Bookbinding and the Conservation of Books
A Dictionary of Descriptive Terminology

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sulfite process ( sulfite pulp )

One of the two principal chemical methods of converting wood into pulp for papermaking, the other being the SULFATE PROCESS . Bleached or unbleached sulfite pulp is used in the manufacture of nearly all classes of paper, and bleached sulfite pulp is also used in the manufacture of rayon, cellophane, and other cellulose esters and ethers. Although it is possible to produce bleached sulfite pulp from the hardwoods, the pulp is usually made from softwoods of low resin content, e.g., spruce, balsam, fir, and hemlock. Traditionally, sulfite pulping has involved the digestion of the wood with a calcium acid sulfite cooking liquor, generally a mixture of calcium bisulfite and excess sulfurous acid; however, since processing for waste liquor recovery is both difficult and impractical with calcium-base liquors, more soluble bases, such as sodium, ammonium, and magnesium are now being substituted for calcium.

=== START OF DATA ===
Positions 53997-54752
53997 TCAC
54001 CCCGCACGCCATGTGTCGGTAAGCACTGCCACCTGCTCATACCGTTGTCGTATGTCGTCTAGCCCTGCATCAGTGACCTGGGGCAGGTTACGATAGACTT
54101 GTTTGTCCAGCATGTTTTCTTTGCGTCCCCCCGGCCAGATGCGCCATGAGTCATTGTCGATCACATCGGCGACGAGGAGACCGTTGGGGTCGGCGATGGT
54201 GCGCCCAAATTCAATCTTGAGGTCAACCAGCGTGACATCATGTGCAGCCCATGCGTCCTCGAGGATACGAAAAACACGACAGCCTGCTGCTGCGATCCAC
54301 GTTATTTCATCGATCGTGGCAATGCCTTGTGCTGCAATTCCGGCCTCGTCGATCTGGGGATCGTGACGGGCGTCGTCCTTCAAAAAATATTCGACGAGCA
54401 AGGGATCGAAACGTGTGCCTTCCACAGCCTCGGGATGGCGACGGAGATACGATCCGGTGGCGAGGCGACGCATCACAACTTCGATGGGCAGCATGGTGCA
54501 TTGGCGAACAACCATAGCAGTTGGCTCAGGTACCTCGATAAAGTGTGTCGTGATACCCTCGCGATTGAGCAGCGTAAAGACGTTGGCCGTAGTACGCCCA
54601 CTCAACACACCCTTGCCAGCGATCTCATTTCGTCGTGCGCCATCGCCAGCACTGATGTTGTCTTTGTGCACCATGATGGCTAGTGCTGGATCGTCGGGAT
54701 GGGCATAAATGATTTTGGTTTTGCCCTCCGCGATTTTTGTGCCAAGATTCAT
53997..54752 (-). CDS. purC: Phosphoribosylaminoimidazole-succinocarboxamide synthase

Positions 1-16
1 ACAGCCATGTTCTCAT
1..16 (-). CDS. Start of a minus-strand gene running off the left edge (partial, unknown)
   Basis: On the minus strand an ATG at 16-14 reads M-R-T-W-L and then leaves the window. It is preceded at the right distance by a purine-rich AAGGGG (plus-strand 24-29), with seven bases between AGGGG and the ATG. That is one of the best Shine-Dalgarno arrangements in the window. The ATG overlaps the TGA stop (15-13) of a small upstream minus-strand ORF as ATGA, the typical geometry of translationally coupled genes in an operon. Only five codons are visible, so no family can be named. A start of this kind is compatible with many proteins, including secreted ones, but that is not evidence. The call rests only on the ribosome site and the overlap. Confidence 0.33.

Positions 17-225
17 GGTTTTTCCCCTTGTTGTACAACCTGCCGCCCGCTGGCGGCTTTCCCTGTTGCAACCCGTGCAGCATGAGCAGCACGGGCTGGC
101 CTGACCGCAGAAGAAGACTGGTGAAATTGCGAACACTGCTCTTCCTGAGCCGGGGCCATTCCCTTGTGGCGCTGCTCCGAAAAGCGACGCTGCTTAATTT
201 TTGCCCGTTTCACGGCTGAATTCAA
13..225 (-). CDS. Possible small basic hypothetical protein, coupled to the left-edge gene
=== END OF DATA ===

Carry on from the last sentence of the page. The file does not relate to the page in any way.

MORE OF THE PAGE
The sulfite cooking process may be modified to produce pulps that can be roughly classified as soft, medium, or strong, which are classifications that depend to a great extent on the degree to which lignin is removed and the cellulose of the fiber is depolymerized. Sulfite pulping is superior in the amount of lignin removed, and produces papermaking fibers that are white in color and can be bleached to higher whiteness with less chemicals than required for the sulfate process. Sulfite fibers also give fewer problems in maintaining desired formation characteristics of the finished paper; however, paper made from sulfite fibers is not as strong as that made from sulfate pulp. (17 , 72 , 98 , 143 )




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